Which it is.  It just uses it last.  In your case (with only 2 drives), obviously there is nowhere else for it to store a second copy so it will use the primary drive (because it uses it last).  If, however, 2 months from now you decide to add a third drive (before your current space is anywhere near full), you add new files after that and there is sufficient room for the data on the 2 secondary drives, it will store the copies there (again, because it uses the primary drive last).

    That's really the source of the question. If WHS prefers that storage to be used last what penalty am I paying using only two large drives with much of it taken up in duplicated folders. Confusing.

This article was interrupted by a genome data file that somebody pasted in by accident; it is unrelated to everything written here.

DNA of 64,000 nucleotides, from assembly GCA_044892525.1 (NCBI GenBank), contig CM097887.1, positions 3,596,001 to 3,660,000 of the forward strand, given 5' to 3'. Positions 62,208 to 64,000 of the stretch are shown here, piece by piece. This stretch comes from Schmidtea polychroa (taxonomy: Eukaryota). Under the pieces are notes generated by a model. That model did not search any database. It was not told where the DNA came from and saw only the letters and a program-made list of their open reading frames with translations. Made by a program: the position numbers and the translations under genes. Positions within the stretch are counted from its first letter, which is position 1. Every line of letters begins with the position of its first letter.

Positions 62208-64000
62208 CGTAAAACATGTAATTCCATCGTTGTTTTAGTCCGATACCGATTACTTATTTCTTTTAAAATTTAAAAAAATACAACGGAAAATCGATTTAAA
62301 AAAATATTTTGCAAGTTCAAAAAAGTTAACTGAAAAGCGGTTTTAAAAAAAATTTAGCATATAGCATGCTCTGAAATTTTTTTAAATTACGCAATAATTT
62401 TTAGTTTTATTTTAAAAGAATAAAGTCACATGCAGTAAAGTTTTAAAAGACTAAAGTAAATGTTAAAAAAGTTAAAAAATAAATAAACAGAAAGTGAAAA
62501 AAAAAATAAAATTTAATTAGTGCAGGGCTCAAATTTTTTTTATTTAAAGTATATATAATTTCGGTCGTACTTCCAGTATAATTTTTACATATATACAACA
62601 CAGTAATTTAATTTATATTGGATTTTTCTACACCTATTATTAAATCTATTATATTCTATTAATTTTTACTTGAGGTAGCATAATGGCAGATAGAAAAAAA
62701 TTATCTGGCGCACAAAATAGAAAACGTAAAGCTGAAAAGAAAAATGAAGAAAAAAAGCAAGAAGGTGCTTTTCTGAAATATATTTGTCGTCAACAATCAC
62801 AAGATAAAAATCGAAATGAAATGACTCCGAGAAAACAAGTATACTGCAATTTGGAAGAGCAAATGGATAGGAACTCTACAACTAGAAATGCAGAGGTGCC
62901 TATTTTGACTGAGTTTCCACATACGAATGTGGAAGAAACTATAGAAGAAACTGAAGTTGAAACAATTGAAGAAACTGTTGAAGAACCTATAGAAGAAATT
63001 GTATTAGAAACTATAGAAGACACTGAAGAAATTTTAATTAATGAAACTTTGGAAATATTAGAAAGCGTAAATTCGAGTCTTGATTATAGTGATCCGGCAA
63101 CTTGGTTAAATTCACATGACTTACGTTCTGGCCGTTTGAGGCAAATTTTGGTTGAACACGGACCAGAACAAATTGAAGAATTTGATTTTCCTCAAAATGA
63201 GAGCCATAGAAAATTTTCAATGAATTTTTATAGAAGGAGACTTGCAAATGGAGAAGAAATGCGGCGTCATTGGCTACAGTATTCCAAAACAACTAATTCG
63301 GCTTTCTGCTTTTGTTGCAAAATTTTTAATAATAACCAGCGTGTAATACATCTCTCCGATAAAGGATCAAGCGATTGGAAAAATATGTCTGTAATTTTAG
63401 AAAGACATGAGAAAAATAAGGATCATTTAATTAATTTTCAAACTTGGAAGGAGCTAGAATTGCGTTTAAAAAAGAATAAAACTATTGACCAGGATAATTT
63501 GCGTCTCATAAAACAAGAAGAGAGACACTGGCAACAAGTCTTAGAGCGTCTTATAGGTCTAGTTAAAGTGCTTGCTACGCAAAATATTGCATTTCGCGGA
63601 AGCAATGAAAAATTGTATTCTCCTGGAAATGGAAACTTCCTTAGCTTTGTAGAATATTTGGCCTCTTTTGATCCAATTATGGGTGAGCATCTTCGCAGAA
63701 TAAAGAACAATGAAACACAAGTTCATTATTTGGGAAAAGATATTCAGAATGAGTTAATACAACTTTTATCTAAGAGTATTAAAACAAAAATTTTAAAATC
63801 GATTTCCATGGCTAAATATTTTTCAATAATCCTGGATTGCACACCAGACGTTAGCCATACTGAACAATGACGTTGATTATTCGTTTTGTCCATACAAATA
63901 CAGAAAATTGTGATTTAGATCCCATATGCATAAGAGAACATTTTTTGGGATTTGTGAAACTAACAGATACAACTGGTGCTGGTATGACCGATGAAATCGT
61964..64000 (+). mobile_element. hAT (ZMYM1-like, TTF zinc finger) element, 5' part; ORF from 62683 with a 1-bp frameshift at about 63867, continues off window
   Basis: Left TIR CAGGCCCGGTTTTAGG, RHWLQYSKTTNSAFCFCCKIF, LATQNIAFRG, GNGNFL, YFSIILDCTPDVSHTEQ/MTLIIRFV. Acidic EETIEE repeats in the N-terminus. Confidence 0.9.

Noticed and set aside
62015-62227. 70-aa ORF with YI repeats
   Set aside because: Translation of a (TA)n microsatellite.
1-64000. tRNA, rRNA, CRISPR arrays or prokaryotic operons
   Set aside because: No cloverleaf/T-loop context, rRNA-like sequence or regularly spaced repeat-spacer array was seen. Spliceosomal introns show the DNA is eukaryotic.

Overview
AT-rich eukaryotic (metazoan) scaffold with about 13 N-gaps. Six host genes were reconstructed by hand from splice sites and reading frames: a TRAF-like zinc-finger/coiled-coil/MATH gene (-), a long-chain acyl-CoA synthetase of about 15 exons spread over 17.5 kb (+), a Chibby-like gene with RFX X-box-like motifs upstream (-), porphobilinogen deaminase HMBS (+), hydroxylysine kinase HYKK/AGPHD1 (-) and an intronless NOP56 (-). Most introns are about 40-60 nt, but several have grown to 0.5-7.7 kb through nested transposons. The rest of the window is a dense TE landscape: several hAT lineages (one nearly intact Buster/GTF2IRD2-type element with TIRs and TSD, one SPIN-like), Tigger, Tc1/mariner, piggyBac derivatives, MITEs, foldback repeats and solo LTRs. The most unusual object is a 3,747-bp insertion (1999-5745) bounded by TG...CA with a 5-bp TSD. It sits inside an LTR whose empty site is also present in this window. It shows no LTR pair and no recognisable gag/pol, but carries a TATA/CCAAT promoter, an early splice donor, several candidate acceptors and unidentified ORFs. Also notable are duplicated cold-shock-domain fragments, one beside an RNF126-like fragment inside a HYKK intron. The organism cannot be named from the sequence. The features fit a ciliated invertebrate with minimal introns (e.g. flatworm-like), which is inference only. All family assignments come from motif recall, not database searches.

There is no "penalty" at all.  It is storage space, just like any other hard drive.

    Thank you all very much. 

    Wednesday, June 10, 2009 11:16 PM
    Moderator
  • I have found this post very useful, as I am considering installing WHS but have been fighting with the very issue.  I have ran many servers, and have always tried to seperate the OS from the data, so I am wondering just out of experience how this really works.

    So why do we need such a big Primary drive if the OS only needs a small partition?  It seems that if you don't care if the system ever uses the Primary drive as storage you should be able to get away with a much smaller Primary drive.

    I have a 36 Gb raptor I would like to use as the OS drive with 4 250Gb drives for the Storage.  I realize there might not be much of a performance gain to be had as stated in an earlier post, but is this possible with WHS?  And can you make it so WHS will just use the entire Primary drive strictly for the OS?

    Thanks for you help, and information thus far.
    Wednesday, June 10, 2009 11:45 PM